Considering the limbic system or cortex in isolation really misses the point. As I said earlier - you have to look at it from a system point of view to make any sense of this whole thing.
Some points to consider before I try to put it all together:
- What exactly does it mean for a section of the cortex to “recognize” something?
I know that the Numenta people are putting a lot of effort to get the backward flow to be some kind of location signal so that the sense of touch can be locally combined with a mysterious location signal so that all your bits of fingertips can say - CUP! So what listens to this CUP message? How does the “listener” know what to do with the CUP message?
- This might be a bit of a stretch but ask the same question about the fibers from the limbic system. Either we accept the concept that cortex is cortex or we have to say that different parts of the cortex work in different ways. Does the limbic system have changes that we can detect? Can you turn it over and feel edges? That sounds kind of silly to say it and I think that it is just silly when I try to fit it into any kind of workable model.
- Now try the same thing with the visual system. The middle of V1 is somewhat the same as the bits sensing the tips of your fingers. For the visual cortex, we have some very good research that documents that it is sensing edges and such but that does not seem to have models of CUP in every bit of the visual field.
Maybe it works differently?
Let’s Identify some of the system components.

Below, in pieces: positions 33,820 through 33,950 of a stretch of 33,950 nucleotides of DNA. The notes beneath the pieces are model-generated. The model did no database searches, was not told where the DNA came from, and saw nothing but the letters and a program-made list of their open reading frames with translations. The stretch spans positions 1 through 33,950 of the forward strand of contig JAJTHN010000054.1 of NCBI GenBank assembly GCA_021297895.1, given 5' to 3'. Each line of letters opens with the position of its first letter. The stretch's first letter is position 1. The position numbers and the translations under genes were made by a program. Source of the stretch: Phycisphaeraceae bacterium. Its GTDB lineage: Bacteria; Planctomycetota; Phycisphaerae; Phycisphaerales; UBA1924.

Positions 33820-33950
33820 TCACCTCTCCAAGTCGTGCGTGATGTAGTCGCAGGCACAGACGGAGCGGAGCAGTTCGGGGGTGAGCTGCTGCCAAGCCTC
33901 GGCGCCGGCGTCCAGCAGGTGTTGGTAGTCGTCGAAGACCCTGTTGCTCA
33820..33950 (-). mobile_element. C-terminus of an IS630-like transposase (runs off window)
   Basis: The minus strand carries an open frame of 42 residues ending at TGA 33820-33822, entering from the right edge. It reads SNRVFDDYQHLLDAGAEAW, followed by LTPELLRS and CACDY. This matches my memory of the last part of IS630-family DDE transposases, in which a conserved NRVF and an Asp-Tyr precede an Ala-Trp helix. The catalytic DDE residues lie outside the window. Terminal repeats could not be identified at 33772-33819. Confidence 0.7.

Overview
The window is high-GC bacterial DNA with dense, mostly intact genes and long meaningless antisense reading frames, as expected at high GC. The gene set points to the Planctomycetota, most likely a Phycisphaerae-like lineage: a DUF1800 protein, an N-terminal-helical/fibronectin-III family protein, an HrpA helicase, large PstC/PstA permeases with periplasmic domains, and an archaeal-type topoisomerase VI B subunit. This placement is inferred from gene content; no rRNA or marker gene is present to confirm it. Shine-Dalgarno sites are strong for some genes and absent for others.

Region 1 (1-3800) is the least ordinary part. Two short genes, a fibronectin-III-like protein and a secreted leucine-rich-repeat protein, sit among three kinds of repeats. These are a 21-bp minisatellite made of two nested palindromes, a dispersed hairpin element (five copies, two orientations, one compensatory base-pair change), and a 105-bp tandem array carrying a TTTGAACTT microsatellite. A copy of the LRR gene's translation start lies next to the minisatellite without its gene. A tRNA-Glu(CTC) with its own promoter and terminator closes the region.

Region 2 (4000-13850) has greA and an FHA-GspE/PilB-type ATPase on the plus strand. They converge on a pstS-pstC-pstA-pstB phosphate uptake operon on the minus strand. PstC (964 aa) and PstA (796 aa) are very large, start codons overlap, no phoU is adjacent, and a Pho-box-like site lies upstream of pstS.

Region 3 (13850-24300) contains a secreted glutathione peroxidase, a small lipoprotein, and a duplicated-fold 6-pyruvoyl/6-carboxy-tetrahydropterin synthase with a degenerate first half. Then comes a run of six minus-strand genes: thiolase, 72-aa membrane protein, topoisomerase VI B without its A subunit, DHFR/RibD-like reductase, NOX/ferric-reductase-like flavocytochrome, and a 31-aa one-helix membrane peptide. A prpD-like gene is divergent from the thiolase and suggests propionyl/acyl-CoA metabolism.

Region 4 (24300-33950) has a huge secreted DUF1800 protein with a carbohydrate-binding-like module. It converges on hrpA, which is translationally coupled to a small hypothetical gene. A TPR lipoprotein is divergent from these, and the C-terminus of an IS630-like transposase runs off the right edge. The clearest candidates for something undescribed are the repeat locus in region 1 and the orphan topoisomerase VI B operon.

First - the larger structures
- Sensory cortex.
- Association areas (hubs)
- All the bits of cortex between the sensory areas and the hubs.
- Limbic system - thalamus.
- Major fiber tracts. - sensory to hub direction. (both the WHAT and WHERE streams.)
- Major fiber tracts - frontal to sensory direction.
On a more local level
- Layer II Grid-forming cells.
- Inhibitory cells with a grid scale effective range.
- Layer IV temporal-sensing cells.
- Inhibitory cells with a column scale effective range.
For this introductory chat, I am skipping many other system level components that I feel play important parts such as the hippocampus/cortex interface (entorhinal cortex), hippocampus, RAC and the pulvinar. I will try to paint a fuller picture with these and other parts later. That will cover attention and learning including one-shot learning
Talking local but thinking global - the pyramidal cells genetic programming can control the branching density, reach, and targets of each of the major dendrite groups: proximal and distal. The cells can also control the targets of the axons.
By varying these parameters you have the same pyramidal cells but very different behaviors.
The connections of inhibitory cells further tailor this behavior. Taken together, these variables give at least the two types that I will use in the following discussion but I am not excluding the probability that there are other highly useful behaviors in various regions of the cortex.